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Wine 101: How To Trick People Into Thinking You're an Expert

Posted by Alexandra C. | Monday March 31, 201411 comments


True story: My friend and I were in New York City and we went to a very expensive, fancy restaurant. The type of place where a man with a little broom comes around to wipe the crumbs off your table between every course. It was kind of a #treatyoself situation. We sat down and took a look at the wine list (cause that's what you do at fancy places) and everything seemed like gibberish. It may have well been in French or German. Well, actually it was all in French and German and that just added to the confusion. When the sommelier came around to ask if we had any questions, we put on our very best 'fancy gentleman' faces and said 'yes, we'll take the riesling' as if we had a clue what that was.


In actuality, we just chose the second least expensive wine on the list as to appear not too cheap and hopefully gave off a vibe that we actually knew what the heck a riesling was. 

Now that I am a little older, I thought it was time I learned a thing or two about wine. As to avoid another embarrassing fancy restaurant situation. So, I took that same friend and we ventured out to iYellow Wine Club. We decided to take a class on rose wines, since my palette resembles that of a five year old's. 


The intro class gives you the perfect five steps to wine tasting that will fool anyone into thinking you're a total pro. I'm about to drop some serious wisdom on you. Next time you're out, follow these steps and impress everyone at your table. 

Ready?

1. Sight 

Look at your wine glass. What's the colour like? Is it darker, lighter? Comment on the shade using words from Ralph Lauren's paint line. 

2. Swirl 

Tip your glass to the side and swirl the wine around, almost so that it spills out but DO NOT spill it (never spill wine). Tip your glass back up. This is called painting the glass. Now, watch as the wine falls from the edge down, those streaks are the legs. The legs show how high in sugar the wine is and therefore, how alcoholic it is. Long, thick legs = More sugar = made in warmer climate. 

3. Smell 

Sniff your wine. What does it smell like? Don't be afraid to throw random things out there. Smell rain? Smell metal? That's actually totally a thing. It's called minerality. It means the wine was produced in a rainy climate and the grape soaked up that scent. 

4. Sip 

You're supposed to sip when wine tasting. However, I prefer to gulp. How does the wine taste to you? It is sweeter or drier? What are the after tastes?

5. Savour  

 
Never drink on an empty stomach. I learned that the hard way. Savour your wine by pairing with cheeses. Sommelier, Taylor Thompson suggests pairing a sparkling wine with a soft brie. We also tried a heavily garlic aioli with chips. 

Are you a wine fan? 
 
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11 Comments

on September 24, 2016  ccranna  313 said:

I live on Vancouver Island and have gone on several wine tours both on the island and on the mainland (Fraser Valley). It amazes me all the local wineries in the area and how each of them have their own unique wines. This summer I visited Enrico Winery located in Mill Bay, British Columbia and sampled many of their fine wines. My favourite being the Ortega 2013, which won the Lieutenant Governor's Award for Excellence in 2015. Most recently my daughter and I discovered Backyard Vineyards in Langley and thoroughly enjoyed the wine sampling complimented with a plate of hors d'oeuvres. One day we will get to the Okanagan where some of the best BC wines are made!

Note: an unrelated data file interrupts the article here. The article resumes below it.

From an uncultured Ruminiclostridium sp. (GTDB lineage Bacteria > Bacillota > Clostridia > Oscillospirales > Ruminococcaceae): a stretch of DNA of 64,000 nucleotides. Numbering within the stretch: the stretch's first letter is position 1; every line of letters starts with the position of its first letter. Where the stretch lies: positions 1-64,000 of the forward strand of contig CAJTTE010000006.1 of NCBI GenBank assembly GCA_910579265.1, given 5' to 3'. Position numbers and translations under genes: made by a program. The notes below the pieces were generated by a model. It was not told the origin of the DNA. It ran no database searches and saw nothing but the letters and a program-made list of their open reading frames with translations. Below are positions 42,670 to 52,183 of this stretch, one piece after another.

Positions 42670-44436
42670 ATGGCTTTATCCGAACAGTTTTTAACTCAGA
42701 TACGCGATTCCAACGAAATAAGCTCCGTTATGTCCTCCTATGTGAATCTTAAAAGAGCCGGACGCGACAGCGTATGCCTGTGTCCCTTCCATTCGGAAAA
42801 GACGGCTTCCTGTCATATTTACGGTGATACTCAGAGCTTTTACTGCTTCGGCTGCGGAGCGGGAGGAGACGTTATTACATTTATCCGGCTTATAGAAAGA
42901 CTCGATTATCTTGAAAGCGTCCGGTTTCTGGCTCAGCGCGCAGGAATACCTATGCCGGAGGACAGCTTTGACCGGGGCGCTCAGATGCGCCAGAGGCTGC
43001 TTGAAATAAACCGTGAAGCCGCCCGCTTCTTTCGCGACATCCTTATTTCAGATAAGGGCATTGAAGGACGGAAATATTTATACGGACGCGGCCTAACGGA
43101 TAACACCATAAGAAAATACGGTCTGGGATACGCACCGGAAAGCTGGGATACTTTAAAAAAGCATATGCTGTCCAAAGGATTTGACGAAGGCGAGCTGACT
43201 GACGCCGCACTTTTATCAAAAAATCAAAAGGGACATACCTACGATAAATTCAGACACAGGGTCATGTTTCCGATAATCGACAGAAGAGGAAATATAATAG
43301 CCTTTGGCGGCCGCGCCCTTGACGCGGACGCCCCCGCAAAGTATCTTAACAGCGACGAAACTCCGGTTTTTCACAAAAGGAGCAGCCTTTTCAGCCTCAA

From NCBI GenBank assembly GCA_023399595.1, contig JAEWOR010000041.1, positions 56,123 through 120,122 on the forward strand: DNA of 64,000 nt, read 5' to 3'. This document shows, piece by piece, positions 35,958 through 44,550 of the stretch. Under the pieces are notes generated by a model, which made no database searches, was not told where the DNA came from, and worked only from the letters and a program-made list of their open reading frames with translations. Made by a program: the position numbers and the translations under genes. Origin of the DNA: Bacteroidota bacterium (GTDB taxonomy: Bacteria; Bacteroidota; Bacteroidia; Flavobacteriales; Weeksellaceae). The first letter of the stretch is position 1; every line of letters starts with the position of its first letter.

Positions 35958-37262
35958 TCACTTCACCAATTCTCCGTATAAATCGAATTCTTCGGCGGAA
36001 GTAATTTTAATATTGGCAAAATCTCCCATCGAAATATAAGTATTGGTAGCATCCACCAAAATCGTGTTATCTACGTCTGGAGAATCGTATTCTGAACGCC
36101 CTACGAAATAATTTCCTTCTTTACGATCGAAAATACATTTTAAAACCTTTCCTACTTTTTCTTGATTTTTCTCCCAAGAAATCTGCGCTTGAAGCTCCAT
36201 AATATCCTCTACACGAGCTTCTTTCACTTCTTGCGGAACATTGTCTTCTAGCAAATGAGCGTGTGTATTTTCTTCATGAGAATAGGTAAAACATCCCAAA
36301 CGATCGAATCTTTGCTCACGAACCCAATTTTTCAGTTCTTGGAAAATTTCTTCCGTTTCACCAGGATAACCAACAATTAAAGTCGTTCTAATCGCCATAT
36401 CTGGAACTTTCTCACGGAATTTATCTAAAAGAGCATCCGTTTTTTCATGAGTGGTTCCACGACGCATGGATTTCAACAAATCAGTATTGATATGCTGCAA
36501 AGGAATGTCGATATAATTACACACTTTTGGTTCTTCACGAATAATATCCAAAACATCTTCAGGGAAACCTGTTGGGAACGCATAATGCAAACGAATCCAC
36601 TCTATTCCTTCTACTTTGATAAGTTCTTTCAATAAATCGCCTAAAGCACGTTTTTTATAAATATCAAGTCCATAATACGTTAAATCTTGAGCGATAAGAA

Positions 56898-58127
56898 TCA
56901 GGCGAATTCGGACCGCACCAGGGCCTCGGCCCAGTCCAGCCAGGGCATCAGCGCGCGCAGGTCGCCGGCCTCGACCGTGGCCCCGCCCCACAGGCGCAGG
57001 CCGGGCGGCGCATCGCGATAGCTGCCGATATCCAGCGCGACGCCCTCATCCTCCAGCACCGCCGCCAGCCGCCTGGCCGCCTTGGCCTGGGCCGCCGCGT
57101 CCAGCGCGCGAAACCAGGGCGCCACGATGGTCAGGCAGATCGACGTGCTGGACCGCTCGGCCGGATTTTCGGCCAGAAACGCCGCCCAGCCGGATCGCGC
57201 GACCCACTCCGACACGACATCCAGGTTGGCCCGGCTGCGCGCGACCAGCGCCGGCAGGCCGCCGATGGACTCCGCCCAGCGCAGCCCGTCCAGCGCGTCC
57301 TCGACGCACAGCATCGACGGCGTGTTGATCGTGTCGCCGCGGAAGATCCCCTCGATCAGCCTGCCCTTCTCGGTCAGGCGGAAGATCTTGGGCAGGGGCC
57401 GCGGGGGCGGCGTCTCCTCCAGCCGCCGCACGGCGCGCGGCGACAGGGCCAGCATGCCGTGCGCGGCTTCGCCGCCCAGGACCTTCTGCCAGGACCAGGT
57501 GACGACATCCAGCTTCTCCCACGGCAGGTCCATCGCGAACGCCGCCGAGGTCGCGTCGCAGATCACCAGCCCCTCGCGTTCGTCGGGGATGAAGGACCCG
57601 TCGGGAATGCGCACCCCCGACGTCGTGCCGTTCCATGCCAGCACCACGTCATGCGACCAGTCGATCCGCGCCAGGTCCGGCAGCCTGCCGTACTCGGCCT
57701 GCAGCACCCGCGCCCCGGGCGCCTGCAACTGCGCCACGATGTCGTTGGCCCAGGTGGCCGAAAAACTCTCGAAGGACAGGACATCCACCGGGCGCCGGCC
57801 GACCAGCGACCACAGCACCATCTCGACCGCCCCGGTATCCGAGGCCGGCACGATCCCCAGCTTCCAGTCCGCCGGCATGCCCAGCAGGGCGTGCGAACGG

on February 14, 2016  MsDebz001  4,875 said:

I love wine

on April 21, 2014  DZilinski  407 said:

Any suggestions for an everyday table wine for dinner at home?

on April 01, 2014  imfeehily  8,865 said:

Love Icewine.

on March 31, 2014  flower  4,433 said:

yes

on March 31, 2014  rachified  290 said:

@fredamans - What's your favourite bubbly? I'm looking for a good go-to bottle!

on March 31, 2014  fredamans  12,237 said:

I'm a wine drinker but hardly snobby enough to know what's what.... LOL... this will help. :-) I just drink what I like usually, which is champagne. :-)

on March 31, 2014  TashaCat  6,762 said:

Sorry just have to say this... the way wines are named drives me mental. There's no international standard. In uber-snobby France, they name them for the regions they come from like Chateauneuf de Pape, Cotes de Rhones, Champagne and these are trademarked so no-one else can use them. Unless you know wine, you are unlikely to know what grapes are used to make that 'typical' wine of the area. Some names (like ripasso - in Italy, or en lis in many regions) refer to a method in the winemaking. Then in Canada and Australia it's easier - because the wines are named for the types of grape varieties used - riesling, pinot noir, cab sauv, sauv blanc... so no matter where those are from at least you know that if you like that style you'll be pretty safe. Do they purposely try to complicate stuff?

on March 31, 2014  rachified  290 said:

This is so helpful! I'm teaching myself to get more into wine now that I actually enjoy the taste of it but I'm still so envious of the people that can blurt out such poetic commentary, such as it's "floral notes." This will definitely help me to fake it til I make it.

on March 31, 2014  TashaCat  6,762 said:

I like (not love) wine. I'm crazy for real Canadian icewine, tawny ports, and lol yes rieslings (preferably off-dry). I go wine tasting at wineries every year and do know a little - but wine snobs really bore me. To be honest, the info on legs above is not entirely correct - style, age, sugars, etc are components to legs but climate is not really a huge determinant.

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